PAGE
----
As we stand in a downtown square before a courthouse or a legislature building or around a university praying for our nation, should we bless the abortionist or pray that abortion supporters would be cursed or blessed in a way equal to the way they bless the unborn?

As we stand together in a public place for prayer, should we pray for God to bless the attorney or judge who rules against the Christian who cannot bake a cake for a homosexual wedding?  Should we bless or curse those in divorce and child support court who deprive the faithful and their children of their right to live together in love enjoying the shared family assets without robbery and molestation or punishment for being the victims of such robbery?  Should we pray for God to bless or curse the person who slashes the credit rating of those who have suffered injustice or robbery or illness or unexpected death in the family?  Should we bless or curse those attorneys and judges who call the person a fool who cannot afford to pay for an attorney, those who prostitute justice?

Does patriotism mean supporting the status quo or defending the rights, property and safety of fellow citizens–the greater good of society and the principles what justify our worship and love for God?  Should we accept a government that is less than godly under the pretense that one cannot support religious freedom while standing for the moral principles espoused by most all religions and honest philosophies?

Today’s Issues of Unethical Government

If we gather, what should we pray for?  And what prayers would shake things up and possibly bring about a change of mind in society and a conviction and drive for the greater good?

Pray to bless those who protect the beauty of marriage and family, who protect the rights of the faithful and their children to remain together in love without robbery or molestation from the state.

Pray to curse those who rob the faithful, who drag them into court, who pander to the unfaithful and their lovers or to the abusive cowards who bring danger and cruelty to their family.  Pray that God would curse with infinite wrath those who threaten the faithful and their children with intense loss and injustice.  Pray God would bless the attorney and judge who endeavors to protect them from this injustice out of love, and curse the attorney who prospers from the threat of injustice or by telling the faithful that justice is just around the corner with another $2000 retainer.  And another.  And another.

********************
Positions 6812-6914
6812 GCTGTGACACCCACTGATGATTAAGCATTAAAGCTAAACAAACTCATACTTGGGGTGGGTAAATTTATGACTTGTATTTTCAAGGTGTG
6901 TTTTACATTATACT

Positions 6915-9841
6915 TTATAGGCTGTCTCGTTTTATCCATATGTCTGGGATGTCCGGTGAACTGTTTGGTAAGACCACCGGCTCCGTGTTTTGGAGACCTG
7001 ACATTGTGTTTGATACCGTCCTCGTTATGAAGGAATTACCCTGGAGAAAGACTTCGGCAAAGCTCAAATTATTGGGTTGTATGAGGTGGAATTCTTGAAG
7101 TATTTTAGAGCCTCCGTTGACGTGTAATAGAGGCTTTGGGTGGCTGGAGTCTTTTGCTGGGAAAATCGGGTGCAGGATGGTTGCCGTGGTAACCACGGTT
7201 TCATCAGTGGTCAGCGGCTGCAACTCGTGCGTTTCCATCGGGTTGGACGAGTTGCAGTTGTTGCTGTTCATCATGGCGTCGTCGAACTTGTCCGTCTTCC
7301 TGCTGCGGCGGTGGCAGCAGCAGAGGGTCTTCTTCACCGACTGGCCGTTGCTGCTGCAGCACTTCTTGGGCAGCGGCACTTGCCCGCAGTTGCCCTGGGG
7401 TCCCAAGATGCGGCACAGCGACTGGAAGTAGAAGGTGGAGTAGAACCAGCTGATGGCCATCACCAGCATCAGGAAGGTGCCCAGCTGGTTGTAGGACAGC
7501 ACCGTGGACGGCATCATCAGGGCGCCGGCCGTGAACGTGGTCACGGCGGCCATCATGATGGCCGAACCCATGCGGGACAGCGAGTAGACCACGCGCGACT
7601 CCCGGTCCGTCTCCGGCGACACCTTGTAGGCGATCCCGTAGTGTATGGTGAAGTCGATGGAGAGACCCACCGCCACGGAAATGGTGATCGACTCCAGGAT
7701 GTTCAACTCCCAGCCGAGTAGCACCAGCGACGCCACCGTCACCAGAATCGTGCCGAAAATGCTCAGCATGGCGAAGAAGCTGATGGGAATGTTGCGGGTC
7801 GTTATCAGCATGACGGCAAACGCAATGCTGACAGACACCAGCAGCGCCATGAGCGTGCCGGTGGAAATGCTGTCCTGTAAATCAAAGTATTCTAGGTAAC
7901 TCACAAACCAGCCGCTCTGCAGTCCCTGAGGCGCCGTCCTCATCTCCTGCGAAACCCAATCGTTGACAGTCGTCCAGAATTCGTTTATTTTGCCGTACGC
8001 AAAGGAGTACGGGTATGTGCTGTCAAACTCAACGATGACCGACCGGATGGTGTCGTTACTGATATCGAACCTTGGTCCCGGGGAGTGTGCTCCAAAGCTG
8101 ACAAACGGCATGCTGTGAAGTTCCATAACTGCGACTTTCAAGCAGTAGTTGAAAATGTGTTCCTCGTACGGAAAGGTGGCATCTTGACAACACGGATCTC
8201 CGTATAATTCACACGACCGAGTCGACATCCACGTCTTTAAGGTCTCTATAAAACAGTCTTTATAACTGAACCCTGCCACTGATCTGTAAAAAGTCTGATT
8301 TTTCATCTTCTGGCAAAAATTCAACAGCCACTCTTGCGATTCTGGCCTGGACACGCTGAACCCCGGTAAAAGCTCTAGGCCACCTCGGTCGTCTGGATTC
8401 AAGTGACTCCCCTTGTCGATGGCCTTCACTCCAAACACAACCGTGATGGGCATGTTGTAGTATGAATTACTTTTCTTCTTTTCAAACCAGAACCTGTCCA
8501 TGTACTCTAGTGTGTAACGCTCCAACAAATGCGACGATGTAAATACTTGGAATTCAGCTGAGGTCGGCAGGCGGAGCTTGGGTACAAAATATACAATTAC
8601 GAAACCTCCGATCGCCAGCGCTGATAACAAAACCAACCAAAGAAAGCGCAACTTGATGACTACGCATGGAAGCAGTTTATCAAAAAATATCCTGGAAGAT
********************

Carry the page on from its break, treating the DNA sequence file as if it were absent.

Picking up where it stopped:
Pray that God’s infinite wrath would be upon those who would rob the people to pay for injustice, for abortion.

Pray that God’s infinite wrath would be upon those who falsely charge others for personal advantage such as accusing them of sexual misconduct to keep a good person out of office or to gain the upper hand in a divorce case.  Pray that God’s infinite wrath would remain upon every liar so that we would also be accountable to that standard.  We should not pray that others would be held to a higher standard than we’re willing to be held to.  But we should not lower our standards for others to shelter ourselves from the same moral obligations.  Both must be judged cowardly, hypocritical, and immoral.

Pray God’s infinite wrath would be upon all who cheat whether in office politics, or in auto accidents where the wrong person is found at fault or the damages are reported more costly than they were.

If we would have God’s heart, we will have to pray according to His will and to do that we will have to pray in agreement with His will and His morality.

When we pray for grace, it should not be a prayer for injustice or weakness or fake love which is cowardly and insincere.  Our prayers should be for grace to do right, to be honorable, to stand firm with integrity.  And if we would love and pray that the righteous and just would be loved and honored, then we must pray that the dishonest and unjust would be rewarded less, that there would be a distancing between the two, that the unrighteous would suffer, that nobody would engage in injustice without seeking their own destruction.